Project America: NBA

Posted by Ruth Brown on May 22nd, 2012


Welcome to another instalment of Project America: my ongoing quest to finally experience first-hand all the quintessentially American pastimes I grew up watching on TV in Australia

 

I almost can’t believe it has taken me this long to go see an NBA game here.

I started playing basketball when I was about eight years old. All my siblings played. I don’t recall any of us except my brother being exceptionally good at the game, but playing basketball, traipsing across the northern suburbs of Melbourne to YMCAs and high school gyms, is what our family did on a Saturday. We all played plenty of other sports — I was especially enthusiastic about joining every single sport available, despite being pretty average at all of them — but basketball is the only one in which I remember my dad taking an active interest, and I think it was the one thing he had in common with all of us, and that all of us had with each other, growing up. I also gave up basketball earlier than my siblings — as other sports consumed more and more of my spare time, it became to difficult to get to the games, and I stopped playing around 12. I recall giving up basketball was really difficult decision — not so much because I loved playing (although I do recall that I was just getting decent at it), but because it cut that thread I had with the rest of my family.

The same time I started playing basketball also coincided with the peak in popularity of the Australia’s National Basketball League. You’d never know it now, but there was a time when NBL games were played in big stadiums, with sellout crowds and players who were household names. I was a devoted Melbourne Tigers fan, and dad (and my friends’ dads) took us to games pretty regularly. Why it got so popular then and why it’s so unpopular now is something I can only speculate on. Its rise certainly coincided with the NBA, and players like Jordan, as global brands. Around the same time, Australian Luc Longley was playing for the Bulls. I have heard mismanagement and poor sponsorship choices are partially to blame in why the sport is so unpopular that games are now played at the freaking State Netball and Hockey Center. Perhaps it was because big name local players like Andrew Gaze, Shane Heal and Chris Anstey failed to make an impact in the NBA. Perhaps it was because the newer players started skipping the NBL altogether to play college ball in the states. I can’t say for sure, though.

Around that same time, I got really, really into the NBA. Sort of. I find it difficult to explain this to Americans, and it seems weird in retrospect, but it seemed so normal at the time. I was really, really into the NBA as a brand… even though I’d never seen a game.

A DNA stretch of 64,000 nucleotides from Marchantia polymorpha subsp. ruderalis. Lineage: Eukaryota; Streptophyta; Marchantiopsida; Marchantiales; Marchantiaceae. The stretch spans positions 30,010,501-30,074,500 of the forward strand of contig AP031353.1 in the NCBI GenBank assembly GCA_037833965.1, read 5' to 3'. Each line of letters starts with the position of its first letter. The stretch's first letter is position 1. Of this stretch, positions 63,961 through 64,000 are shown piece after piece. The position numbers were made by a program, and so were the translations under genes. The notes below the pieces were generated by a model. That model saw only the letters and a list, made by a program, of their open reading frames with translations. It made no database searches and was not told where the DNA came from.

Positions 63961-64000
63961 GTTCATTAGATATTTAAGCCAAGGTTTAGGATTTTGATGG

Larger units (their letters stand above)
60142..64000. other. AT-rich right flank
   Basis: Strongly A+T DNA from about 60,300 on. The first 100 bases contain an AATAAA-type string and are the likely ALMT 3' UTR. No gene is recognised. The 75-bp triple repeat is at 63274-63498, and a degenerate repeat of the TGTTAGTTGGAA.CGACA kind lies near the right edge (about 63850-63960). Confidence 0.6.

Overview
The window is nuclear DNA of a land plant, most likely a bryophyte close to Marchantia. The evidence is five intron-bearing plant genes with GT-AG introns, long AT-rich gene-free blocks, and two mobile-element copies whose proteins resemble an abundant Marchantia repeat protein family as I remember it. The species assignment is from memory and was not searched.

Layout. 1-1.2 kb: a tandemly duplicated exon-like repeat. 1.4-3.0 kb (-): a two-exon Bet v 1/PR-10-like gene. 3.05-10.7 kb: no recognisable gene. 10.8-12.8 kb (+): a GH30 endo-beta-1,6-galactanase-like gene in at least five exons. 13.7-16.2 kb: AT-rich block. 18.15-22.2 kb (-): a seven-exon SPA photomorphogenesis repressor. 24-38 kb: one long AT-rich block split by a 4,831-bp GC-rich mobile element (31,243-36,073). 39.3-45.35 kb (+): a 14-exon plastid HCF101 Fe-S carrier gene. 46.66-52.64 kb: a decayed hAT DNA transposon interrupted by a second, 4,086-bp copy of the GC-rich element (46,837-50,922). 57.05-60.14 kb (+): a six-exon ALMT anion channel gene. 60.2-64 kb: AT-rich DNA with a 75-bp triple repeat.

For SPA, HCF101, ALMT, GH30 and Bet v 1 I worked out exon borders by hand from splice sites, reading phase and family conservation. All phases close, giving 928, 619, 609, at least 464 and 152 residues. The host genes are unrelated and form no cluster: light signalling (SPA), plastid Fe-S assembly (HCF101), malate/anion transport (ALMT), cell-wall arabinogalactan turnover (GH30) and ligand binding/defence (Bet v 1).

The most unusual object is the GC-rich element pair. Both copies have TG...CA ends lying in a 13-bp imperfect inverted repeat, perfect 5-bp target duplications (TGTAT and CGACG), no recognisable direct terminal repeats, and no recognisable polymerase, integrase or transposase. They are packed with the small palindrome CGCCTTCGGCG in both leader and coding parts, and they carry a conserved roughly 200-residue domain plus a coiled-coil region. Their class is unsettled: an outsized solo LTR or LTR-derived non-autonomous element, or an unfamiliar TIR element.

Some credit should go to Target, which started selling NBA licensed products around the time I was starting to think more about the clothes I bought. Though I think much also belongs to my cousin, a big rap/hip hop fan who introduced me to the fashion stylings of that subculture. A tomboy already, I started wearing baggy Cross Colors jeans with basketball singlets and caps, and basketball became my primary sartorial influence. I chose the Charlotte Hornets as my team — Target mostly stocked Hornets and Bulls gear, and I think I thought the latter was too obvious. Alonzo Mourning was my favorite character — I always played him on NBA Hangtime on my N64 and had posters all over my wall. Again: I had never seen a game. This was well before the luxuries of cable TV (which existed but not in my household, nor anyone I knew) or YouTube (though weirdly, we did have the internet, but I can’t recall ever looking up basketball online).

What’s really weird is I’m not even sure I ever associated my interests with the NBA and the NBL. I loved the NBL for the games and the experience and the fun of hating South East Melbourne Magic and North Melbourne Giants, but I never wore a jersey (actually, once I did; I was one of the kids who played at halftime and it was so cool), and my interest in the players was about how many goals they made, not as icons. I had seen clips and photos of the NBA, of course, and perhaps even then I recognised that it was a very different game, very focussed on individual players and dramatic feats of athletic ability, while the NBL wasn’t really that different to the team-focussed, dunk-less basketball I was playing, except they were much better at it.

This is all a very long-winded way of saying that NBA basketball and I have a long history together, and yet for some reason I had still failed to see a game until very recently.

I’d like to tell some really great story about why I finally got my act together and bought tickets, but there isn’t one. I said to The Boy “Hey, we should really go see an NBA game” and he went and bought tickets… and then he realised he was going to be in Austin that week, and we couldn’t easily refund the tickets, and I couldn’t find anyone else who wanted to go with me, so I went alone.